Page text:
The Gemara in Masechet Erubin (40) addresses the question of whether we must make mention of Rosh Hodesh in the Rosh Hashanah prayer. Rosh Hashanah, of course, is observed on the first day of Tishri, and is thus also Rosh Hodesh, and in the times of the Bet Ha’mikdash the usual Rosh Hodesh sacrifices were brought in addition to the special Rosh Hashanah sacrifices. We might therefore assume that we should mention the occasion of Rosh Hodesh in our Rosh Hashanah prayers, just as we mention it on any ordinary Rosh Hodesh. The Gemara concludes, however, that we do not mention Rosh Hodesh in our Rosh Hashanah prayers, because "Zikaron Ehad Oleh Le’kan U’le’kan." This means that the mention of "Yom Ha’zikaron" in reference to Rosh Hashanah incorporates the occasion of Rosh Hodesh, and therefore no special mention of Rosh Hodesh is required. This is codified in the Shulhan Aruch, and this is the widespread practice.
Interestingly, we find this concept of "Zikaron Ehad Oleh Le’kan U’le’kan" applied in other halachic contexts, as well. The Ben Ish Hai (Rav Yosef Haim of Baghdad, 1833-1909), in his work Torah Lishmah (412), addresses the case of a man whose father passed away, and within twelve months of his father’s death his mother passed away. The man posed the question of whether the Kaddishim he recited each day for his father were able to cover his obligation to his mother, as well, or if perhaps he needed to hire somebody to recite Kaddish for his mother. The Ben Ish Hai ruled that the man’s Kaddish recitation covered both deceased parents, and in this context he invoked the Gemara’s ruling of "Zikaron Ehad Oleh Le’kan U’le’kan." He concedes that the Gemara’s ruling does not necessarily provide proof, as the Gemara inferred from Pesukim that the term "Yom Ha’zikaron" can refer to Rosh Hodesh. Nevertheless, this is a similar concept where one recitation covers two different requirements. The Ben Ish Hai draws further proof from the Shulhan Aruch’s ruling that if a person accepts upon himself a series of fasts, and a public fast day – such as Shiba Assar Be’Tammuz – falls on one of those days, he does not have to fast an additional day, as his fast on that day counts toward both his obligation of Shiba Assar Be’Tammuz and his voluntary series of fasts. By the same token, the Ben Ish Hai writes, a single Kaddish recitation can count for both parents. The Ben Ish Hai adds that to the contrary, it would be disrespectful to hire somebody to recite the Kaddish, as a son’s personal recitation of Kaddish for a parent is especially meaningful and valuable.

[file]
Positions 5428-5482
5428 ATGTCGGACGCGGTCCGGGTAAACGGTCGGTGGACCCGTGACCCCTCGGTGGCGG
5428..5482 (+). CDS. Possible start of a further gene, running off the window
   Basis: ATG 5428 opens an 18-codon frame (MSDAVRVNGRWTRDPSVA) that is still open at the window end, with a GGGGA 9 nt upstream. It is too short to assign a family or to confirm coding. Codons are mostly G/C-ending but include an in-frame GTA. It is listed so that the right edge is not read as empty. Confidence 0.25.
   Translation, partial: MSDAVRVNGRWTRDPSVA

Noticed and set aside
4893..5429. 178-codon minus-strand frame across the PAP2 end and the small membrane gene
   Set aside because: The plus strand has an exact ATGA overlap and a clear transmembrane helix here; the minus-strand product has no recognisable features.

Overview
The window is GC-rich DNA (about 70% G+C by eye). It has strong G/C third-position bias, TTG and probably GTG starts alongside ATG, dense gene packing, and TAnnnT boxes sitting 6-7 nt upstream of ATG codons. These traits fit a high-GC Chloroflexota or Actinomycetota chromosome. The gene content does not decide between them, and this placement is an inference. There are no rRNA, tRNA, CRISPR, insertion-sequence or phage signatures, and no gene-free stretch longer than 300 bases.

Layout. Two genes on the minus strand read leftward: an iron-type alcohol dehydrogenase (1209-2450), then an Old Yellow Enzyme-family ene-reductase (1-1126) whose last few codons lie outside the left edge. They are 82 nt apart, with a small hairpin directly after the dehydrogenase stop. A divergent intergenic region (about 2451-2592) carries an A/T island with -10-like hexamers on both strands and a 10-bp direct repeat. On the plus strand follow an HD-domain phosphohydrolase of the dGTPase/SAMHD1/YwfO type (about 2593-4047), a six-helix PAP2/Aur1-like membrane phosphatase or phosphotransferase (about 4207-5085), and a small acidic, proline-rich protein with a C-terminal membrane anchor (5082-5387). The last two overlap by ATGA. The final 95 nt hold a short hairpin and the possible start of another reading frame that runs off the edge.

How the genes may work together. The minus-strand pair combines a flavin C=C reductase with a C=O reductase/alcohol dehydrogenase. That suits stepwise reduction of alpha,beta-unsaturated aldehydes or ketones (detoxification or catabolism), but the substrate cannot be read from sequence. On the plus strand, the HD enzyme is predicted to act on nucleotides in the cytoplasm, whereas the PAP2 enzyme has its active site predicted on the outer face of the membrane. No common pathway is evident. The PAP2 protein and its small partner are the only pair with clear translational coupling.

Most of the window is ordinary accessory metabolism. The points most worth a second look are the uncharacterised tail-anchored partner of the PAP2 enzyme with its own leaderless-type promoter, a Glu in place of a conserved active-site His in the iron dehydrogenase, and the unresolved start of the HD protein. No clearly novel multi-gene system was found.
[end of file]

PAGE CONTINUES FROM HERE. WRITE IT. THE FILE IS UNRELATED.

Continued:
Another application of this concept is the question addressed by the Poskim of whether a person who is hired to recite Kaddish may receive payment from several people to recite Kaddish on behalf of their deceased family members. One might argue that once he is reciting Kaddish for one person, he may not accept payment for his Kaddish to count for others. Rav Moshe Feinstein (Russia-New York, 1895-1986), in his Iggerot Moshe (Yoreh De’a 254), writes that the person must recite at least one Kaddish per person per day, and he must explicitly notify all those paying him that this is the arrangement. Hacham Ovadia Yosef, however, in Yabia Omer (vol. 8, Yoreh De’a, Siman 37), rules that we may apply to this case the concept of "Zikaron Ehad Oleh Le’kan U’le’kan," such that one recitation of Kaddish can count for multiple people. Hence, one may receive payment from several individuals to recite Kaddish on behalf of their deceased family members, as his Kaddish recitation can indeed apply simultaneously to several different people. This ruling is codified by Rav Shemuel Pinhasi in his work Haim Va’hesed, where he notes that this was also the position of the Sedeh Hemed (Abelut, 154) and the Sitz Eliezer (7:49).
Summary: Even though Rosh Hashanah is also Rosh Hodesh, we do not mention Rosh Hodesh in our prayers because the phrase "Yom Ha’zikaron" refers to both Rosh Hashanah and Rosh Hodesh. One whose parent dies during the period he is saying Kaddish for the other does not have to hire somebody to recite Kaddish, as his Kaddish recitation may count for both parents. Similarly, one who is paid to recite Kaddish may accept payment from several people, and his Kaddish recitation counts for all of them.